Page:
Forgotten Irish sporting heroes of First World War

Robbie Smyth, who played rugby for Ireland and the British Isles, died in April 1916 after being gassed
Robbie Smyth, who played rugby for Ireland and the British Isles, died in April 1916 after being gassed

A hundred years ago as war raged across Europe, hundreds of Irish sportsmen enlisted in the British armed services and volunteered for military action.

Their number included rugby players, footballers, cricketers, hockey players, GAA stars and athletes.

The Ireland hockey team that played Wales in 1912. Robert Morrison is sitting at the front on the left. Beside him is Harold Simms and behind him sits the captain Edmund Smyth. All three would die in the Great War

The Ireland hockey team that played Wales in 1912. Robert Morrison is sitting at the front on the left. Beside him is Harold Simms and behind him sits the captain Edmund Smyth. All three would die in the Great War

Ulstermen Robbie and Edmund Smyth were two brothers who played international sport for Ireland, saw service in the Western Front and died during the Great War.

Robbie was educated at Royal School Dungannon and played rugby for Ulster and Ireland. In 1903, he toured South Africa as a member of the British Isles team.

His younger brother was a talented hockey player with Banbridge and he helped the team become one of the best sides in Ireland.

Edmund made his Irish debut in 1911 and he played for his country on four occasions and went on to captain the side.

Robbie, who trained to be a surgeon, was a member of the Royal Army Medical Corps and during the Great War he saw service in France. He rose to the rank of major and was mentioned in despatches for his “gallant and distinguished service in the field”.

However, he became seriously ill in 1916 after he was gassed and he was sent to London to recover but he was in a very poor state. In April 1916 he died and his body was brought back to Banbridge for burial.

Today, his name appears on the war memorial in the town and it is also recorded at Sir Patrick Dun’s Hospital in Dublin where he worked.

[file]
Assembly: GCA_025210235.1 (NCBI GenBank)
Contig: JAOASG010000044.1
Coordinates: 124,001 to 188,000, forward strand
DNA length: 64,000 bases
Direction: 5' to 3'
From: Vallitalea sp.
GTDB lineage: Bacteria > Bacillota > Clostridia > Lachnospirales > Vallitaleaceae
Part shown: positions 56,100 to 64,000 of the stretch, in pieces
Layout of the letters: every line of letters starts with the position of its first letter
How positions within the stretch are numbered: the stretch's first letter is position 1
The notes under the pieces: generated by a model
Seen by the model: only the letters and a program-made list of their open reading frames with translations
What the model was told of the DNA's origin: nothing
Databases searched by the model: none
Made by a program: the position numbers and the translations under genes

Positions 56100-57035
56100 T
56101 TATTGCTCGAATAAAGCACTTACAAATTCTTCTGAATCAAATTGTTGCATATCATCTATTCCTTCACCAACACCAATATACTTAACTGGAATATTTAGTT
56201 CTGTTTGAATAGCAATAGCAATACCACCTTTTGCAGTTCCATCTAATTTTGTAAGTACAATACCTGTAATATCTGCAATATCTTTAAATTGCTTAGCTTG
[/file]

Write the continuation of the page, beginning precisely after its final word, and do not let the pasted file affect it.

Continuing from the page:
His brother Edmund saw service as part of the Somme offensive in 1916 and he nearly lost his life when he was injured near Thiepval.

Like his brother, he displayed the same characteristics in uniform that he showed in his hockey shirt. He was honoured for his exploits in battle and was awarded the Military Cross.

On December 3 1917 he was with the Royal Irish Rifles near Cambria and he was killed by a German shell.

The news of his death reached Banbridge a number of days later and since he was a well-known sportsman it was reported in the local newspapers. One of his commanding officers wrote to his family and said Edmund was “one of the finest officers in the Brigade and is a great loss to us”.

The Smyth brothers are just two of the 40 sportsmen who feature in ‘Ireland’s Call’, a book which chronicles the story of sporting heroes who died in the Great War.

Many were history makers who made headlines before the conflict and who volunteered to swap the excitement of the sports field for the horror of the battle field.

People like George McAllan from Dungannon who was the first schoolboy to play rugby for Ireland. Then there was William Victor Edwards who studied at Campbell College and who was gifted at rugby, swimming and water polo. He played rugby for Ireland and was the first person to swim across Belfast Lough in 1913.

A century ago, they were all swept up in the rush to war and their careers were cruelly cut short.

Once they were feted as Ireland’s sporting elite but in the decades since they answered the call to arms they became a forgotten generation.

• Ireland’s Call: Irish Sporting Heroes who fell in the Great War, is published by Merrion Press.

Stephen Walker is a political correspondent at BBC NI